If Christian aren't to tithe, then what about the curse mentioned in Malachi 3:9?


You said in "I don't work outside the home, so I have no income. How much should I give?":

The idea of giving a tithe (10% of your income) comes from the Old Testament. Christians are not under that covenant.

What the New Testament teaches is that we are to give a portion of our prosperity. "On the first day of the week let each one of you lay something aside, storing up as he may prosper, that there be no collections when I come" (I Corinthians 16:2). That is not a portion of our gross earnings. God is looking for people to give because they want to give, the actual amount is not fixed. "For if there is first a willing mind, it is accepted according to what one has, and not according to what he does not have" (II Corinthians 8:12).

If this be true, then what about Malachi 3:7-10, especially verse 9 and being cursed with a curse? Please explain.


"Yet from the days of your fathers you have gone away from My ordinances and have not kept them. Return to Me, and I will return to you," says the LORD of hosts. "But you said, 'In what way shall we return?' Will a man rob God? Yet you have robbed Me! But you say, 'In what way have we robbed You?' In tithes and offerings. You are cursed with a curse, for you have robbed Me, even this whole nation. Bring all the tithes into the storehouse, that there may be food in My house, and try Me now in this," says the LORD of hosts, "If I will not open for you the windows of heaven and pour out for you such blessing that there will not be room enough to receive it" (Malachi 3:7-10).

First, you need to notice that you have selected an Old Testament passage. You would first need to establish why the Old Testament should be binding on Christians when God said, "Behold, the days are coming, says the LORD, when I will make a new covenant with the house of Israel and with the house of Judah - not according to the covenant that I made with their fathers in the day that I took them by the hand to lead them out of the land of Egypt, My covenant which they broke, though I was a husband to them, says the LORD" (Jeremiah 31:31-32). And Paul warned, "Stand fast therefore in the liberty by which Christ has made us free, and do not be entangled again with a yoke of bondage. ... You have become estranged from Christ, you who attempt to be justified by law; you have fallen from grace" (Galatians 5:1,4). See "Why We Don't Follow the Old Testament" for more details.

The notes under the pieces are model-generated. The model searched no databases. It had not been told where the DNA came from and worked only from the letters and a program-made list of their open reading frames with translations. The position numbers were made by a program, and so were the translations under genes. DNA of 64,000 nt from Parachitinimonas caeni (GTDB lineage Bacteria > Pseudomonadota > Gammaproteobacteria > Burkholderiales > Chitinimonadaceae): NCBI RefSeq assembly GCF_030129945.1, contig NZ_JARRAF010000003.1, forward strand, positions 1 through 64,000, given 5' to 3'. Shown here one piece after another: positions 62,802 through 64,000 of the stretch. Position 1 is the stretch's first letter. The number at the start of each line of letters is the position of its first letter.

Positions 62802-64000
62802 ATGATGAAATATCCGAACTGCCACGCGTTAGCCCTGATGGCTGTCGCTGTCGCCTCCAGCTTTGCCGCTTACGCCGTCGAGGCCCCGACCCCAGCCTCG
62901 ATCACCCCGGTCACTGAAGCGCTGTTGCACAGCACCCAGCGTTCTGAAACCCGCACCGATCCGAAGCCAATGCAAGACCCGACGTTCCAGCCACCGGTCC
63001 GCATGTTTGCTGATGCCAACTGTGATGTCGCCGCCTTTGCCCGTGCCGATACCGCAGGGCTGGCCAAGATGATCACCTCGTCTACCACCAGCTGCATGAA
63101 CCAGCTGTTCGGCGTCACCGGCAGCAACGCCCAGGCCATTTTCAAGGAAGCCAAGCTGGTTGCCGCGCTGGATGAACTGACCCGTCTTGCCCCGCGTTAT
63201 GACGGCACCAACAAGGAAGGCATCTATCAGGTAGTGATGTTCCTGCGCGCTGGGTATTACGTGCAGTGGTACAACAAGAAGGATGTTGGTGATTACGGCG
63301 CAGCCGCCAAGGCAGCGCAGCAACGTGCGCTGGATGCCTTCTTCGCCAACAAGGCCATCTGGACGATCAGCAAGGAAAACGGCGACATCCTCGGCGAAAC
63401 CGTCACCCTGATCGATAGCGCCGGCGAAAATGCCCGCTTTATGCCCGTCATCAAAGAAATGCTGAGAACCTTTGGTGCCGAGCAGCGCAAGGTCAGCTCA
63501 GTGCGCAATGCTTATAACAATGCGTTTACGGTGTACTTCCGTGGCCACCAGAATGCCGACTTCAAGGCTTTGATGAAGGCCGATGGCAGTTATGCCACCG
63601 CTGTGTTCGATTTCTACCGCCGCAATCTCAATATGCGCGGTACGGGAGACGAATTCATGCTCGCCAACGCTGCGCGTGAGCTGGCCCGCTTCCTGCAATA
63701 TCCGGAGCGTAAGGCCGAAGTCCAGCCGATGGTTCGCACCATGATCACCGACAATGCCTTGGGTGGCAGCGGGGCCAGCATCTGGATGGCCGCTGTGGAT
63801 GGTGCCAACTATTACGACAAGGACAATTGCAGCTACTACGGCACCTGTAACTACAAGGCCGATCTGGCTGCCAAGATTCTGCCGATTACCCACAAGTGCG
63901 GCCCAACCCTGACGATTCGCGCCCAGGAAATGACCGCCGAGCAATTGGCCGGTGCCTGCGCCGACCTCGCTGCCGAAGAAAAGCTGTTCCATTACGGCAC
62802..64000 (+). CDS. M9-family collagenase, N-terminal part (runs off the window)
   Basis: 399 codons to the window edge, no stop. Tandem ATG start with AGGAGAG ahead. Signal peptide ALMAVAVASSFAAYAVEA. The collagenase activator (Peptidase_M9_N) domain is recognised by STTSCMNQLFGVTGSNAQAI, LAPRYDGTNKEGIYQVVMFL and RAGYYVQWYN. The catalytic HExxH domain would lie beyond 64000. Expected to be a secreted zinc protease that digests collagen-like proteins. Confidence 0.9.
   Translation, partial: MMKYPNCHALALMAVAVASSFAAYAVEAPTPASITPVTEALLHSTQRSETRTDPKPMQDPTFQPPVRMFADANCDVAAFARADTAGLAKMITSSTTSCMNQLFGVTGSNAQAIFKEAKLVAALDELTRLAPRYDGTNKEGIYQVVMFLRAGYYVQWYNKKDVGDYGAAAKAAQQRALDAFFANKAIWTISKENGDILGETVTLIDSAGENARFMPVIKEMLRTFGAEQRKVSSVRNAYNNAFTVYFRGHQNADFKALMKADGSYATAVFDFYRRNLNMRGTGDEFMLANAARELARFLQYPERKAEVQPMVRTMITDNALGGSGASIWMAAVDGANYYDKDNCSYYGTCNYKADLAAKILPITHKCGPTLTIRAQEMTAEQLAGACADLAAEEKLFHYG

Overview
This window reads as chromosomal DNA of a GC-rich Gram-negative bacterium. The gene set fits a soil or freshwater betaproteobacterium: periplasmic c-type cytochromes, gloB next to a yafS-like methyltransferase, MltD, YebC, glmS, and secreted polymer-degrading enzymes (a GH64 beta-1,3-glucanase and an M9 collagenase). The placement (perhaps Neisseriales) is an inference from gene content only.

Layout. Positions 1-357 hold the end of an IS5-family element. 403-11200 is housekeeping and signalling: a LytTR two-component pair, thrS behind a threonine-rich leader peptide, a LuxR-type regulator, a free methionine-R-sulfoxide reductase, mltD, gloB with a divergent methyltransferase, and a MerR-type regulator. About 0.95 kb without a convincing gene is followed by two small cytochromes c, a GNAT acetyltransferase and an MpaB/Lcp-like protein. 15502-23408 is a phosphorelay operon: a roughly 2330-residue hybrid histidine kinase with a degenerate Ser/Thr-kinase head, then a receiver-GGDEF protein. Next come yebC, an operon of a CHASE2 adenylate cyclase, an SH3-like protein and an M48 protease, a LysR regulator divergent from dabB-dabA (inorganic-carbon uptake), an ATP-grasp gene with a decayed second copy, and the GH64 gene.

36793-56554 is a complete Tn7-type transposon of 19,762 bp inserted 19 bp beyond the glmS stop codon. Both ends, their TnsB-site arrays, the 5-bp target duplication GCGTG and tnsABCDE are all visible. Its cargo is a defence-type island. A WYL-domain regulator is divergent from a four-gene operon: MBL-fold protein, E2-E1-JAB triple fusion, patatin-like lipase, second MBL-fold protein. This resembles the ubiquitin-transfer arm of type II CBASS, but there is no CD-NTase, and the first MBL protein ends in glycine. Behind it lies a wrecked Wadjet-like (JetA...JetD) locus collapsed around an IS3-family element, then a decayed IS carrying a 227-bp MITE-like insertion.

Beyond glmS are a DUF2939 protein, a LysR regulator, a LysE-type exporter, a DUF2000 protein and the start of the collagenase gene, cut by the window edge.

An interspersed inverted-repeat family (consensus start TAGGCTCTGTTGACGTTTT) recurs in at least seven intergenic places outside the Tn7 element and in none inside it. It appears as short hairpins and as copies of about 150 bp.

You can see this in the passage you cited. It is directed at a single nation (Israel). It states that this nation has been constantly going a stray (which Israel had). It talks about bringing in the tithes and offerings, the latter is a reference to sacrifices given by Israel. If you want to bind tithing, then why aren't you mentioning the need to bring in grain offerings and first fruit offerings. It also talks about "My house," which is a reference to the temple in Jerusalem. It is interesting that you selected only a sliver of this command and want it applied to Christians while ignoring all the other aspects that show it is an integral part of the Old Testament law.

The passage does have its use. "For whatever things were written before were written for our learning, that we through the patience and comfort of the Scriptures might have hope" (Romans 15:4). It lays down the principle that if we put God first and obey His commands then we need not worry about the impact obedience has on our family. God will see to it that we are generously blessed. Such is also brought to our attention in the New Testament. "But seek first the kingdom of God and His righteousness, and all these things shall be added to you" (Matthew 6:33).

Such is what Paul stated would happen for Christians as well. Though a fix amount is not set for Christians and God wants contributions which are voluntary, He also urges Christians to be generous. "But this I say: He who sows sparingly will also reap sparingly, and he who sows bountifully will also reap bountifully. So let each one give as he purposes in his heart, not grudgingly or of necessity; for God loves a cheerful giver. And God is able to make all grace abound toward you, that you, always having all sufficiency in all things, may have an abundance for every good work" (II Corinthians 9:6-9). Thus a similar promise is made to Christians which was made to the Israelites, but stated in terms of Christ's new law. Give generously and happily to God and He will give back more than you could expect in return.